Survivors of the shooting are pursuing an estimated $27 billion in damages from the City of Uvalde, its police department, and numerous law enforcement agencies and officials.
The survivors of the May mass shooting at Robb Elementary School in Uvalde, Texas, have filed a $27 billion class action lawsuit against the city, the school district, and numerous law enforcement agencies and officials.
According to National Public Radio, the lawsuit was filed earlier this week in an Austin-based federal court.
The lawsuit names as defendants the City of Uvalde, the Uvalde Consolidated Independent School District and its police department, the Uvalde Police Department, and the Texas Department of Public Safety.
Several individual officers from both the Uvalde Police Department and the Department of Public Safety are named in the complaint.
National Public Radio notes that Steve McGraw, head of the state Department of Public Safety, is among the individual defendants listed in the lawsuit.
McGraw has continued to maintain that the state did not waver or fail in its response to the Uvalde shooting, which left 18 students and two teachers dead.
Another 17 were injured at the school; the gunman also shot and injured his own grandmother at an off-site residence.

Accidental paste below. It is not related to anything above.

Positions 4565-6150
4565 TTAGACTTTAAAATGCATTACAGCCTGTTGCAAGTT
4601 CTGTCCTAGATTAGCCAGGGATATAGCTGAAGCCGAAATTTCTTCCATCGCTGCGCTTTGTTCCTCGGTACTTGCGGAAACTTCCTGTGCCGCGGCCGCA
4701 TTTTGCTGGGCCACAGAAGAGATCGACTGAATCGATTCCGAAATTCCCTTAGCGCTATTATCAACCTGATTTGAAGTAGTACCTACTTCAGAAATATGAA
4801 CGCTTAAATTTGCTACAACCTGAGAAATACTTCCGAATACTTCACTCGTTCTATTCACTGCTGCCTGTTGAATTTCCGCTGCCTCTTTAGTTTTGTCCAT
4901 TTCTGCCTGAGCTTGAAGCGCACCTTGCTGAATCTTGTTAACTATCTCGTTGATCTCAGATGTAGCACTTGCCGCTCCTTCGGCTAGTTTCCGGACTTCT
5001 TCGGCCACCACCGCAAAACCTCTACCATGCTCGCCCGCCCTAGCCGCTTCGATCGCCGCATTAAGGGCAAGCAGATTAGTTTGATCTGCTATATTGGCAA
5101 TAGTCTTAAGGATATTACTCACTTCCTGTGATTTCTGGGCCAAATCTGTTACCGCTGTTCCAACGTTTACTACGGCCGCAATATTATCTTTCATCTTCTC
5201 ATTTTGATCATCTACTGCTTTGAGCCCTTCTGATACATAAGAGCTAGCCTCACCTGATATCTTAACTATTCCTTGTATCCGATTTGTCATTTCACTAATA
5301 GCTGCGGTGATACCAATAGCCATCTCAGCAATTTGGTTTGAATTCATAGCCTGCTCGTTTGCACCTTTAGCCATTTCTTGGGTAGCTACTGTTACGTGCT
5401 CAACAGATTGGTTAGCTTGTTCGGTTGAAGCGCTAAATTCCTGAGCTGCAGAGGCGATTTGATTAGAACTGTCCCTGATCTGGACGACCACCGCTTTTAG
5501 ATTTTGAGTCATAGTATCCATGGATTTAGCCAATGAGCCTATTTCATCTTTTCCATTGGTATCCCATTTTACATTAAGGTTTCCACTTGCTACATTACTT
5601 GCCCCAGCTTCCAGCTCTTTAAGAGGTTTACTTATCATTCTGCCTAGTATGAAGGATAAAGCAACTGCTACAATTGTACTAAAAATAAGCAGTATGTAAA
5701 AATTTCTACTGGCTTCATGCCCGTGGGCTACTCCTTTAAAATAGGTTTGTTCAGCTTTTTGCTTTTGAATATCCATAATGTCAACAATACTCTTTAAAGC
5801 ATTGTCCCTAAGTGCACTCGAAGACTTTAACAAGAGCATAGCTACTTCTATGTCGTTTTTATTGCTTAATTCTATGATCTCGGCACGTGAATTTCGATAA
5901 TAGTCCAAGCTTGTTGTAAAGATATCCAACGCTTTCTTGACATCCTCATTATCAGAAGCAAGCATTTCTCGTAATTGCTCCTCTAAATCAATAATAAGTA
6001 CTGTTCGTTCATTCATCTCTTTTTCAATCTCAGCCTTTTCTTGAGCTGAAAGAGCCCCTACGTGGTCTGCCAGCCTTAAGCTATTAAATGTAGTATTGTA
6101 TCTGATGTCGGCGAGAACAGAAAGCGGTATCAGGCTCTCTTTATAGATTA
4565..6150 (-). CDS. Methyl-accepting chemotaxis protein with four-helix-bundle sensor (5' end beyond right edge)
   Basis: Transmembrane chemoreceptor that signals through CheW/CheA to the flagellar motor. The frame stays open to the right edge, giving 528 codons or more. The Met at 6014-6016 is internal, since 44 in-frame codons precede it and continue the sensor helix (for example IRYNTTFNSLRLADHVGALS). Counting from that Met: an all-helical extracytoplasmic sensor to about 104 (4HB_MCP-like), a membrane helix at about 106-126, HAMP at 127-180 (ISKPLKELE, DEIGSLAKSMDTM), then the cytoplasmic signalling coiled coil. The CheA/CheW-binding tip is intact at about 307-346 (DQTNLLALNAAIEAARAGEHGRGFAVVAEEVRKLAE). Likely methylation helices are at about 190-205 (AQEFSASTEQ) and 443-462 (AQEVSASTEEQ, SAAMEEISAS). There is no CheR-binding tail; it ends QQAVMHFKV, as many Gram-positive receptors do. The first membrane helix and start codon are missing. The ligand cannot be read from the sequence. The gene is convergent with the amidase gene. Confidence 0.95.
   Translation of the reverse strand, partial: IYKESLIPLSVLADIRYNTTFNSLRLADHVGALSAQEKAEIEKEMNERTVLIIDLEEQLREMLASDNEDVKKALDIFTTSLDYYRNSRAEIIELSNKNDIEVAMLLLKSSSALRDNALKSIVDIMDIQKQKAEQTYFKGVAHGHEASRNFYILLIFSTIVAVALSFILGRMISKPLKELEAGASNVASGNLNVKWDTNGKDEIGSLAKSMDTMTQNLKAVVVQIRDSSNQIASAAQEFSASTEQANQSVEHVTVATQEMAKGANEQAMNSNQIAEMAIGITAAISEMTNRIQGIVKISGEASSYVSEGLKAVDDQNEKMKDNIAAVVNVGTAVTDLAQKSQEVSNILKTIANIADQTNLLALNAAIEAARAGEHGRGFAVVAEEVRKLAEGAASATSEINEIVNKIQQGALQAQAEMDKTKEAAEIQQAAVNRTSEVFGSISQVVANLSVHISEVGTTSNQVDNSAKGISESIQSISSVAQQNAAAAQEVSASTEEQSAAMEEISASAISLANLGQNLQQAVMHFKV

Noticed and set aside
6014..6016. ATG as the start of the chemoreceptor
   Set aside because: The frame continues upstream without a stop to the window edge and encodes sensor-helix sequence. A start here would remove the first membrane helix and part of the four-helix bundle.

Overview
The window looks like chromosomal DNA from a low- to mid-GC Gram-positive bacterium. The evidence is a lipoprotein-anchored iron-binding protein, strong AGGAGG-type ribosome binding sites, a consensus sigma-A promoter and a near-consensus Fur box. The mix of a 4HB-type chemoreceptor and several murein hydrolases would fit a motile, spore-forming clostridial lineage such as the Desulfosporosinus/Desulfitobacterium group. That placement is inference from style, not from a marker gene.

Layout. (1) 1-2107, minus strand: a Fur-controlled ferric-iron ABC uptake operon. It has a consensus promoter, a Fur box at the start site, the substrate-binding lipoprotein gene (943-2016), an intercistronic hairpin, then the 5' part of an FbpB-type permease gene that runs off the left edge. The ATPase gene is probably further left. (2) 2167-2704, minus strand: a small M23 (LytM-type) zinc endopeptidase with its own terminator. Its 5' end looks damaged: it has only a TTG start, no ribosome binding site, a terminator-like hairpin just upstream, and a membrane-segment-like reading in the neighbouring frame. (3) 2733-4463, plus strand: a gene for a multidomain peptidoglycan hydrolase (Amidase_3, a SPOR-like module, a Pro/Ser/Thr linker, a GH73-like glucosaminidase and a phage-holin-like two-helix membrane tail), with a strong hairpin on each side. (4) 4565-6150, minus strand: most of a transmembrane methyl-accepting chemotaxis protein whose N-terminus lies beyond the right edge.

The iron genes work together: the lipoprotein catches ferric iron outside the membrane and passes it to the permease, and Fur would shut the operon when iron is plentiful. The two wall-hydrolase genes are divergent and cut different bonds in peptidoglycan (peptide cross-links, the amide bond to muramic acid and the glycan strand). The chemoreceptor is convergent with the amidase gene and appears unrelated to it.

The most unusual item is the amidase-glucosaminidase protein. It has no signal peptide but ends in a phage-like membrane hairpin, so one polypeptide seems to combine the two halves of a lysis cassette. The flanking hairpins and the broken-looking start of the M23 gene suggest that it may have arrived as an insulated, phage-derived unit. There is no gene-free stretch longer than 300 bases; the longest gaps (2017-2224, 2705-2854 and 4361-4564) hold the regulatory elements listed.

While Uvalde police officials have insisted that they did everything they could to protect children inside Robb Elementary, independent investigations suggest that officers did not follow their own training procedures.
According to N.P.R., an estimated 376 officers from local, state, and federal agencies gathered outside of Robb Elementary School, preventing parents from entering its premises.
When officers eventually entered the school, they lingered in a hallway even as gunman Salvador Ramos continued to search classrooms for surviving students.
Only after an hour had passed did officers breach the classroom, engaging and killing Ramos after he opened fire on officers.
The Wall Street Journal observes that Ramos was confronted not by local law enforcement or state-level authorities, but by federal Border Patrol officers who had responded to reports of an active shooter in Uvalde.
“Law enforcement took seventy-seven minutes to accomplish what they were duty bound to expeditiously perform,” the lawsuit states.
“In making their decisions on how to proceed, it is clear that they raised their own safety above and beyond Plaintiffs,” the lawsuit claims.
As LegalReader.com has reported before, the City of Uvalde has also filed a lawsuit against Uvalde County District Attorney Christina Mitchell, demanding that she share evidence obtained during her investigation into the mass shooting.
“Despite the City of Uvalde’s efforts to amicably obtain the necessary investigative materials for its ongoing Uvalde Police Department’s Internal Affairs investigation, the District Attorney has blocked the City’s ability to obtain critical information to assess its officers’ actions and compliance with police department policies and expectations,” the city said in a statement announcing the lawsuit.